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Stethoscopes, Compilers, and Hemingway: The Aging Myth

There is this belief that death is part of life. This is what we say in funerals and obituaries, over tear-streaked faces in rooms with mahogany wallpaper. And we have said it for a long time now. Our ancestors have made up all kinds of stories where the bad guy is hard to kill and somehow is blessed with eternal life. Some cultures have focused on the positive—by honoring the elder and somehow conflating the presence of wrinkles with wisdom.

In the modern era, such a narrative continues with paperback and silver screen science fiction dystopias that tell of the horrors of a society that learned to live forever. Recent meetings of the president’s commission on bioethics reveal a measured stance against the notion of “age retardation” (the federal term for such a phenomenon) for the society and the individual.

If this story is so engrained in us, then where did the notion of the Fountain of Youth come from? Why is it so persistent in a place that seems to have so well accepted the inevitability of death?

Here’s my theory: we haven’t really surrendered to death. We can’t believe that this life is going to come to an end. It seemed that all of us once assumed eternal life in childhood, then longed for it, then used religion or ignorance or something to substitute for it. But that initial wellspring of hope remains in us somehow.

Such a quest for the Fountain of Youth has actually materialized in recent years all over the world: in the Bay Area, in NYC, in the UK. There is a whole network of controversial professors, scientists and researchers that believe that living forever is a viable possibility. They come from the SENS foundation, Halcyon Molecular, from labs in the Albert Einstein School of Medicine and the Wake Forest Institute for Regenerative Medicine, from nondescript buildings mere miles from this campus.

There is so much controversy, so many philosophical implications emerging from this idea, so many minds involved—and yet they are just barely piquing the interest of the media. Why? Perhaps they haven’t done enough—haven’t had enough impact on American society. Yet the days of the development of the nuclear bomb were just as heady. Despite that era’s necessary culture of secrecy, everyone was immensely interested long before a single test bomb was deployed.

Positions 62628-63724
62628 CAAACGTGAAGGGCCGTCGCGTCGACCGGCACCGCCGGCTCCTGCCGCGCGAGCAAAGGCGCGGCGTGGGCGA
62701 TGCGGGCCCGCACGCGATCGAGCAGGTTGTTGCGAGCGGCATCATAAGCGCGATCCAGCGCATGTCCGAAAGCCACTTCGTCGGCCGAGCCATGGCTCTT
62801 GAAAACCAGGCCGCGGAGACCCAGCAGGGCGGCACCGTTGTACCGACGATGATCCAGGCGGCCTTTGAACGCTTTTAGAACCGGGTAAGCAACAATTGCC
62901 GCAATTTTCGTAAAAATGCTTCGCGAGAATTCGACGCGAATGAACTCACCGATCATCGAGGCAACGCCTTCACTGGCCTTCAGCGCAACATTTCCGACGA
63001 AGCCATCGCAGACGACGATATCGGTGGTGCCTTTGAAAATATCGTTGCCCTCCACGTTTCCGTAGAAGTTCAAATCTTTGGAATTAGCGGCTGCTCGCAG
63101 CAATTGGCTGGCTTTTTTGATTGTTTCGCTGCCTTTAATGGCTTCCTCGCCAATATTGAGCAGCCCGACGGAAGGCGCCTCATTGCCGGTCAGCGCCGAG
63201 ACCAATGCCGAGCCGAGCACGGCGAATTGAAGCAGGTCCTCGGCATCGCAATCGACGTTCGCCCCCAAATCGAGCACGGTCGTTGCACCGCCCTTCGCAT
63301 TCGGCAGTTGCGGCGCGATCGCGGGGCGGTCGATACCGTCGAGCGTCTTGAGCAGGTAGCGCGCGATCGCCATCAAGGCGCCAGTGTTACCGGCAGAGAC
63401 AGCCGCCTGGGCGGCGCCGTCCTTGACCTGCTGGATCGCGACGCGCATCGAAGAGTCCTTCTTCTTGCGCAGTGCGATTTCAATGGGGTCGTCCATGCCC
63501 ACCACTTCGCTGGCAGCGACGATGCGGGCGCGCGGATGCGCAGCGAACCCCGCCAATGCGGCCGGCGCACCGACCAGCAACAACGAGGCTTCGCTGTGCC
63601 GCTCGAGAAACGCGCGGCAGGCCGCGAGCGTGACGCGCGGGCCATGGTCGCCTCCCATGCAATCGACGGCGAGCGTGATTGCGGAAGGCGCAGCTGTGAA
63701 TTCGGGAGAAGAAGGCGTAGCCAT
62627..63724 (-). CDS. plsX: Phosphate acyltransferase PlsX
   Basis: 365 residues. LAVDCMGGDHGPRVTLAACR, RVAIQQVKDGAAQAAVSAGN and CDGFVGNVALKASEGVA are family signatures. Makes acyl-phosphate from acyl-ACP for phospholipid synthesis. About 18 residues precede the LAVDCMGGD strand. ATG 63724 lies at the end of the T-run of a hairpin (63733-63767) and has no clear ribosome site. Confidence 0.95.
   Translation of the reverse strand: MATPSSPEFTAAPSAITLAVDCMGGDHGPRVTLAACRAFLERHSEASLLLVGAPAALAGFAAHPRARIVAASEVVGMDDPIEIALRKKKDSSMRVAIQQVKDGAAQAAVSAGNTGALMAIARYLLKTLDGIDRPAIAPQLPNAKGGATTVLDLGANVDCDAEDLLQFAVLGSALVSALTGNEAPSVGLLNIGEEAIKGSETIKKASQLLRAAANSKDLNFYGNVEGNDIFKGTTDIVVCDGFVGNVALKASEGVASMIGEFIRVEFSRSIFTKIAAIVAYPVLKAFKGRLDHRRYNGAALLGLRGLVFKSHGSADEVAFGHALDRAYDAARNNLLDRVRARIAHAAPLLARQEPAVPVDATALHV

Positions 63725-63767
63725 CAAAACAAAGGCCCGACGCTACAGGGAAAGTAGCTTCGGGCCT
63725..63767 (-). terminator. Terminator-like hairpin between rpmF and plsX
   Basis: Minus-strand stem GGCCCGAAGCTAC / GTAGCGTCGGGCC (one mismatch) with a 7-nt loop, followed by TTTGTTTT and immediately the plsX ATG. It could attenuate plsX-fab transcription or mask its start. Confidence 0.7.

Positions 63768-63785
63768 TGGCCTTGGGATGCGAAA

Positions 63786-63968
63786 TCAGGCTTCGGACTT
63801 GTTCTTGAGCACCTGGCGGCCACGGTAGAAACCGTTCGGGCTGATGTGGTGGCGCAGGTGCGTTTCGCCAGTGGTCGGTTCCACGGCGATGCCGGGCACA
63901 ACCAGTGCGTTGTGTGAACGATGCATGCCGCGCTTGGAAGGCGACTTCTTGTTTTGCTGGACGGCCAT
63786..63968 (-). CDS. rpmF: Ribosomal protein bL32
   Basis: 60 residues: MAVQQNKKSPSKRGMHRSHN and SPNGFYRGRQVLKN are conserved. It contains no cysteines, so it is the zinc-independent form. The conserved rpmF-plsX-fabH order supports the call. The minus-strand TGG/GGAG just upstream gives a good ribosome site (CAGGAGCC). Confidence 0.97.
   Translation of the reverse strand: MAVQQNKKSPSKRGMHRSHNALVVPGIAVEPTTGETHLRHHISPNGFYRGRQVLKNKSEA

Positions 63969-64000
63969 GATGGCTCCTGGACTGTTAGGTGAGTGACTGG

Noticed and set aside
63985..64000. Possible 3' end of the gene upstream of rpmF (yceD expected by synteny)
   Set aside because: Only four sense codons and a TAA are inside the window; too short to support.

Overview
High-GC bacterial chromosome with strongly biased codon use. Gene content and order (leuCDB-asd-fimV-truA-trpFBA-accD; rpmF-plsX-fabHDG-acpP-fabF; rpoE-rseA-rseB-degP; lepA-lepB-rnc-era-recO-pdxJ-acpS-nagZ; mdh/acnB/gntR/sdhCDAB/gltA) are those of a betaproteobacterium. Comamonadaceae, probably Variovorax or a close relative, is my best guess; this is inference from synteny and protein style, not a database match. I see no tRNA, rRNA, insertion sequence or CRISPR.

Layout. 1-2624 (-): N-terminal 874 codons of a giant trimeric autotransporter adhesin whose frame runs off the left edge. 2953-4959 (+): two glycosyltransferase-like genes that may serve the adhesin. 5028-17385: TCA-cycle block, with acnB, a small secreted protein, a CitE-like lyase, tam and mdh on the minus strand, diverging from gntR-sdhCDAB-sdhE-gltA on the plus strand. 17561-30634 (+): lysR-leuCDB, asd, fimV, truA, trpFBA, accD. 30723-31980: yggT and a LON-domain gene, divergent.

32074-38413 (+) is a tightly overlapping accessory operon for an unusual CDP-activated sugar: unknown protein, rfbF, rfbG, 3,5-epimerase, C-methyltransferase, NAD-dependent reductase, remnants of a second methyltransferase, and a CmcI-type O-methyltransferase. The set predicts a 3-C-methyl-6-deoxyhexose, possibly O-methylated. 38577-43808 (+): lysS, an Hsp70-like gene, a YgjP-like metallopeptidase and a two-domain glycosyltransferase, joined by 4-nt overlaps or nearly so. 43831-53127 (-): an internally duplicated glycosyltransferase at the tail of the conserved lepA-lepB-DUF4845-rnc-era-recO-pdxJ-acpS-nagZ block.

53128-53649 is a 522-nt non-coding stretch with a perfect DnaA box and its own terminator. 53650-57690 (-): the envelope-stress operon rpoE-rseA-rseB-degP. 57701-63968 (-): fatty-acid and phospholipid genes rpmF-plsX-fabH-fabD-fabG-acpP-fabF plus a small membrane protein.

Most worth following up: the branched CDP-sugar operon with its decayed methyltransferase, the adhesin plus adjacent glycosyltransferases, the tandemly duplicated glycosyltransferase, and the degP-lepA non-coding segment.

But boy, they are lucky that the rest of the world doesn’t care—for whatever reason. In this way, minds can keep on working, getting closer to a solution before the governments of the world get suspicious and nervous about its profound implications.

I admire these people for daring to dream beyond the horizon of mainstream biology and engineering. I don’t know if this vast network will succeed. It may possibly fail. But Stanford needs to put itself onto this map in either case. This university has a varied history in risk and innovation. It has nothing to lose and everything to gain with such an investment in human immortality.

Why, you ask, is this so? Can’t Stanford lose a lot of respect for funding such an intrinsically selfish thing for humanity? In the midst of poverty and human health and disease, funding a cause like this seems frivolous, right? No. Funding efforts at human immortality are fundamentally a good thing because it gives us the option to rewrite our biological destiny. Not having such a therapy at hand chains us to our biological degradation. The latter is clearly a better society than the former because it consists of freer people: those in charge of their own mortality. We have every obligation to give our future society that powerful and profound a liberty.

Why, you ask, is a freer society a better one? The answer lies in our history: gains in liberty have a positive precedent in the human story. Agriculture freed us from the chains of a hunter-gatherer society; the written and spoken word freed us from imprecise communication; the advent of flight freed us from our location. Human empiricism has resulted in tools like these—tools that have allowed us to rescript all kinds of once-fated ends.

Let us hope upon this irony: that a university founded on death may eventually destroy mortality.

Aging is God’s ultimate conspiracy theory. If you don’t think so, let me know at [email protected].

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